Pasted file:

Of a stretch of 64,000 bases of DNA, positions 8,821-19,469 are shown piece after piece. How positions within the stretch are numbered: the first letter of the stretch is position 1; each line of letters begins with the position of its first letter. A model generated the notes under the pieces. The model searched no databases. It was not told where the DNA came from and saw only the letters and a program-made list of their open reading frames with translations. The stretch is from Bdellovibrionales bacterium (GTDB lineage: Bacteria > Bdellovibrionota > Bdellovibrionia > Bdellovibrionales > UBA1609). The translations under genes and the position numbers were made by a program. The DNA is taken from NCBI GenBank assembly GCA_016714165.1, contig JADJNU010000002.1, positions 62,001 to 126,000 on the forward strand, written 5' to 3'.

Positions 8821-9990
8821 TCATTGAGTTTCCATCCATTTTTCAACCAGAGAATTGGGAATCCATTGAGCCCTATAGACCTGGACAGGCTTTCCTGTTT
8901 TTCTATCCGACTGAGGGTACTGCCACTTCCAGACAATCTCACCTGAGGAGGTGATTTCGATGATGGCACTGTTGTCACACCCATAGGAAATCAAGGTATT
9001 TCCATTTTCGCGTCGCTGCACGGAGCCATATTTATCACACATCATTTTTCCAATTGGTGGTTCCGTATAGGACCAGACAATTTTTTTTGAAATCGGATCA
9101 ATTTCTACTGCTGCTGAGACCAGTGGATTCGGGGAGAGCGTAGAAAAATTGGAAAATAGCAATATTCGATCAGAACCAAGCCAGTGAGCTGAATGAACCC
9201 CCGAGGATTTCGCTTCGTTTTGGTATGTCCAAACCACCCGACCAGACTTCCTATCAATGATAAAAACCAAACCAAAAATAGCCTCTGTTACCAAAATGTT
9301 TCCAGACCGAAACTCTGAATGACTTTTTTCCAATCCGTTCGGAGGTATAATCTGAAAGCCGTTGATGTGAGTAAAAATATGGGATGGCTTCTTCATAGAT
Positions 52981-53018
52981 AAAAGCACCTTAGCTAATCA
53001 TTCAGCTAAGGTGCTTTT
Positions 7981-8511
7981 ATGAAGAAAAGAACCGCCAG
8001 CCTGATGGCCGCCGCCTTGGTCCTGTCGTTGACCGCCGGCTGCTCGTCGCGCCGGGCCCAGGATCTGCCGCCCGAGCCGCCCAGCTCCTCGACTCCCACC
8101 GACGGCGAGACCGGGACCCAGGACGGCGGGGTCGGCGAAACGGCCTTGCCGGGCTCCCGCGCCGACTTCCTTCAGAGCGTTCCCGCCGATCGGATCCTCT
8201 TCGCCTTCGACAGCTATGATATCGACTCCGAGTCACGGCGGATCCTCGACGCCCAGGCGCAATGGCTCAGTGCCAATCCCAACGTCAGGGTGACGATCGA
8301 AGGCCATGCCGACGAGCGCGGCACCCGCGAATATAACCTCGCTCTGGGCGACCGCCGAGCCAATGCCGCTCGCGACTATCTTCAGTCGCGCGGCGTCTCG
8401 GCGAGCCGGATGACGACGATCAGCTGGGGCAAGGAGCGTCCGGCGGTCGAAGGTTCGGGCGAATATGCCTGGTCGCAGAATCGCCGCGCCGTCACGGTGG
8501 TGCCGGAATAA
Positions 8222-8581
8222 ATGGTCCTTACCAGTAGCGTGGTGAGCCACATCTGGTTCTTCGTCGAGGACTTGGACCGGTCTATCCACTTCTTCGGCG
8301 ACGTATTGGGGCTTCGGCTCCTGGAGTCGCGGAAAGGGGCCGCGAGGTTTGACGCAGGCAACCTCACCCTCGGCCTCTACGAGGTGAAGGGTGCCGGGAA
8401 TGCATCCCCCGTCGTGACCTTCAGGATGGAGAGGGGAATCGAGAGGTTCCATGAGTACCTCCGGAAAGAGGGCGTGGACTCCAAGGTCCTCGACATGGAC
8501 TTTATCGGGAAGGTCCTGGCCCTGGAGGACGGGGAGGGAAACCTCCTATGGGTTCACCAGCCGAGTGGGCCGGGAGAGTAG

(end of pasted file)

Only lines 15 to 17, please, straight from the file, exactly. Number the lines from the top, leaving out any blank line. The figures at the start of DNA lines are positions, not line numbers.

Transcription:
8101 GACGGCGAGACCGGGACCCAGGACGGCGGGGTCGGCGAAACGGCCTTGCCGGGCTCCCGCGCCGACTTCCTTCAGAGCGTTCCCGCCGATCGGATCCTCT
8201 TCGCCTTCGACAGCTATGATATCGACTCCGAGTCACGGCGGATCCTCGACGCCCAGGCGCAATGGCTCAGTGCCAATCCCAACGTCAGGGTGACGATCGA
8301 AGGCCATGCCGACGAGCGCGGCACCCGCGAATATAACCTCGCTCTGGGCGACCGCCGAGCCAATGCCGCTCGCGACTATCTTCAGTCGCGCGGCGTCTCG